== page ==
As the Court articulated, deliberate indifference requires both knowledge that a harm to a federally protected right is substantially likely and a failure to act upon that likelihood.  (Duvall v. County of Kitsap (9th Cir. 2001) 260 F.3d 1124, 1139)  Knowledge (or notice) is shown when a student alerts a public entity to his/her need for accommodation or where the need for accommodation is obvious or required by statute/regulation.  Here, the fact that the student’s family asked Paradise Valley for a full-time behavioral aide and a teacher’s email described the student’s current level of support as inadequate, supported the 9th Circuit’s determination that those facts could support a finding that Paradise Valley was deliberately indifferent to student’s need for accommodations and hence potentially responsible for discrimination entitling the family to money damages.  (Note: The Court’s decision uses the term “accommodations” in a manner that refers to accommodations as they are popularly construed as well as those matters commonly considered to be in the realm of placement and services.)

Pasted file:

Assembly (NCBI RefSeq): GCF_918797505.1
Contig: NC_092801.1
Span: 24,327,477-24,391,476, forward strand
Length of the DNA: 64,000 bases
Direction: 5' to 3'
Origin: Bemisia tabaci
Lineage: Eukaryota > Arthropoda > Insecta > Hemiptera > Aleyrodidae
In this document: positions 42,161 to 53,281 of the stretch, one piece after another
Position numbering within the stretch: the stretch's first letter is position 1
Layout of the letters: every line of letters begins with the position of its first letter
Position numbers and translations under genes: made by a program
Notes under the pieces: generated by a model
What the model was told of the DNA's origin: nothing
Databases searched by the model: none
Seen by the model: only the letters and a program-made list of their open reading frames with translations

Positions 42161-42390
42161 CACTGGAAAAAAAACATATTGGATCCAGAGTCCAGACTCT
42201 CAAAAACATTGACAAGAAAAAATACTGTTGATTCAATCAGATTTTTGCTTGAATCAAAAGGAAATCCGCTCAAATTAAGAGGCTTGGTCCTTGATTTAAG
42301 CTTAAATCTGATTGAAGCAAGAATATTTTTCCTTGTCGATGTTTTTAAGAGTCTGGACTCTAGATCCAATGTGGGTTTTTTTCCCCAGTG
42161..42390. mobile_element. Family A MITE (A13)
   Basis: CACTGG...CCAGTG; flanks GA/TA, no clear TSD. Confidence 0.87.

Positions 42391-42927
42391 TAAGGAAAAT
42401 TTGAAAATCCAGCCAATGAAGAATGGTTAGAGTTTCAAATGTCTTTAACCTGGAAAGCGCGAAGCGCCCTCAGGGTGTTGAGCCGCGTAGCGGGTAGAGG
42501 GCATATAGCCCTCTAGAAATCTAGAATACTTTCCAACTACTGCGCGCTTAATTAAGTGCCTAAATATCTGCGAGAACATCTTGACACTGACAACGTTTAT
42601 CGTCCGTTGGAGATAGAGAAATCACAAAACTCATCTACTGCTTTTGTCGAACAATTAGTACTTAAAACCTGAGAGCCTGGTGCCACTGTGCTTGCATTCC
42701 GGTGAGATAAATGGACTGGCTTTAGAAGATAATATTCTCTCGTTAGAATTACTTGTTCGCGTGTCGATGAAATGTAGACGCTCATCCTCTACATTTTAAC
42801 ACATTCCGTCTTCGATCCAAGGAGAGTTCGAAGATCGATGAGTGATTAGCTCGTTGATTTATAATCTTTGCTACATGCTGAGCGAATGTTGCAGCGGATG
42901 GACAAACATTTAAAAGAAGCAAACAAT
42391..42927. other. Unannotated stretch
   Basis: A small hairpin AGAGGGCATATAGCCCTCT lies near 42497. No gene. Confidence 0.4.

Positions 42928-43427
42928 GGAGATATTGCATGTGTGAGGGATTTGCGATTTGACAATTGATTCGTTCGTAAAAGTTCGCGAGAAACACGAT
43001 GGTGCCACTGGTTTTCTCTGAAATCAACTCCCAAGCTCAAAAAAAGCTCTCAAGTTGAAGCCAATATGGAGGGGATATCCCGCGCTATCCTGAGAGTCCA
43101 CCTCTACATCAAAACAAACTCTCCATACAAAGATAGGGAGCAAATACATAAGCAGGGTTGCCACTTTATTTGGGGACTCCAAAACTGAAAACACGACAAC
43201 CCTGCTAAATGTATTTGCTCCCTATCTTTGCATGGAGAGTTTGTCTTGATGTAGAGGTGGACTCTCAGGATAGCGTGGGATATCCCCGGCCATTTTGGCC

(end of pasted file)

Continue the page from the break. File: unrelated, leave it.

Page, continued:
LEA Leaving Adequate Paper Trail to Combat Deliberate Indifference for Equal Access?

As an LEA, you probably already have processes and forms for Section 504-FAPE.  Have your forms and processes however, been updated to address claims for equal access/equal opportunity under both Section 504 and the ADA, particularly as they relate to such items as extracurricular activities like sports or cheerleading?  How about requests for service animals?